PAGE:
Tuesday, 20 November 2012

Kev joins the Tea Party

A couple of weeks ago while nursing a dose of man-flu, Cneifiwr switched on the radio and caught that week's Any Questions?, a programme which is guaranteed to make anyone feel even worse, although not quite as bad as Any Bigots? which follows it.

Details of who was spouting from the platform that week now escape me, but there was a loony American Tea Party character and a female Labour MP who appeared to be a spokesperson for something or other.

One of the subjects raised was "The Living Wage". The Tea Party loon was against all forms of regulation, and gave the impression that the rot had set in with the Abolition of Slavery.

The Labour MP was passionately and articulately in favour of the concept, and she was very clear that this was very much Labour Party policy.

Of course it's easy to be passionate about these things when you're in opposition. The real test is whether you would carry out your promises when in power, and as it happens, Labour is in power with its closet Tory chums in Carmarthenshire.

At this month's meeting of the full council Labour leader Kevin Madge huffed and puffed even more than usual when the topic came up. He sympathised with the low-paid, he really did, he said as he peeled an onion. But it was all so very difficult, and paying more than the bare minimum would mean having to sack a hundred people.

Peter Hughes Griffiths, the Plaid leader, gave Kev time to reflect, and presented a motion calling for the introduction of a Living Wage at yesterday's meeting of the Executive Board. Since he is not a member of the board or a senior officer, the Plaid leader could only observe what happened.

Unfortunately, Kev had better things to do, and had gone for a spin in one of his limos. The job of pouring more cold water on the proposal was left to someone else, and it is patently obvious that whatever Ed Milliband and articulate Labour spokeswomen say, Kev is with the Tea Party on this one.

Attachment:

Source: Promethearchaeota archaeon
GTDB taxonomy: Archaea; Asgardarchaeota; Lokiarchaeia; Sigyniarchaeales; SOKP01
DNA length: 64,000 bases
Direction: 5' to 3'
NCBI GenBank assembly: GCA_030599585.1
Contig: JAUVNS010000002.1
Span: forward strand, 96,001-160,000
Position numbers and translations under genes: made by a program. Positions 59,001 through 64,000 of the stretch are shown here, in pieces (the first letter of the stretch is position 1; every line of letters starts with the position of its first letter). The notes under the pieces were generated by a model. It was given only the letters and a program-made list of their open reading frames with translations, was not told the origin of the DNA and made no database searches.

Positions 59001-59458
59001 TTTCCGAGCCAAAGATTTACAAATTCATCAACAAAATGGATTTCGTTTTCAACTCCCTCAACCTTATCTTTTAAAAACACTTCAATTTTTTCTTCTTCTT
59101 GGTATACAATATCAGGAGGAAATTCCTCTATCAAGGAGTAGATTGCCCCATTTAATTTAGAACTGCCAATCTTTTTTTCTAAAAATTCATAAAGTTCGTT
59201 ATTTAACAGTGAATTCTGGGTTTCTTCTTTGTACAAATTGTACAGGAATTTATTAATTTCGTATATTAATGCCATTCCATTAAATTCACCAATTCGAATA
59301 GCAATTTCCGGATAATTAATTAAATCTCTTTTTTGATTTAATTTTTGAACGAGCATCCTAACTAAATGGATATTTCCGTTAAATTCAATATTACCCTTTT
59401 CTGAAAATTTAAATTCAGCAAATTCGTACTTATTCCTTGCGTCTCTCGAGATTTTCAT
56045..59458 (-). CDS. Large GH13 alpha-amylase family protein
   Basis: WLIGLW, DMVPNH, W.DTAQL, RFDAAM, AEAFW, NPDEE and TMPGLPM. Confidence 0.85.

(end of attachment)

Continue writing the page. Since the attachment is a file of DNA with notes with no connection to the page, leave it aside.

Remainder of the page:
Perhaps Ed Milliband should come to Carmarthenshire to see what his comrades are up to.

Council staff on the minimum wage and struggling to keep their heads above water will find this particularly hard to swallow in view of the 10.7% increase in total renumeration to £209,498 awarded to the chief executive in 2011/12.

As Caebrwyn has reported, yesterday's meeting was a very sobering affair for anyone who naively thought that a council under the leadership of Kevin Madge would really bring about more open and transparent local government or increase social justice and equality.

With Cllr Pam Palmer in the chair, it was patently obvious that absolutely nothing was going to change, no matter what the electoral arithmetic.

So it was that proposals to begin a very modest pilot to film some council meetings were accepted after 18 months of deliberation, but a cross-party vote in favour of allowing the public to film or electronically record council meetings was rejected.

It has long been clear that Pam Palmer and other members of the ruling clique which has dominated this council for so long have absolutely no intention of letting the public see what goes on in County Hall.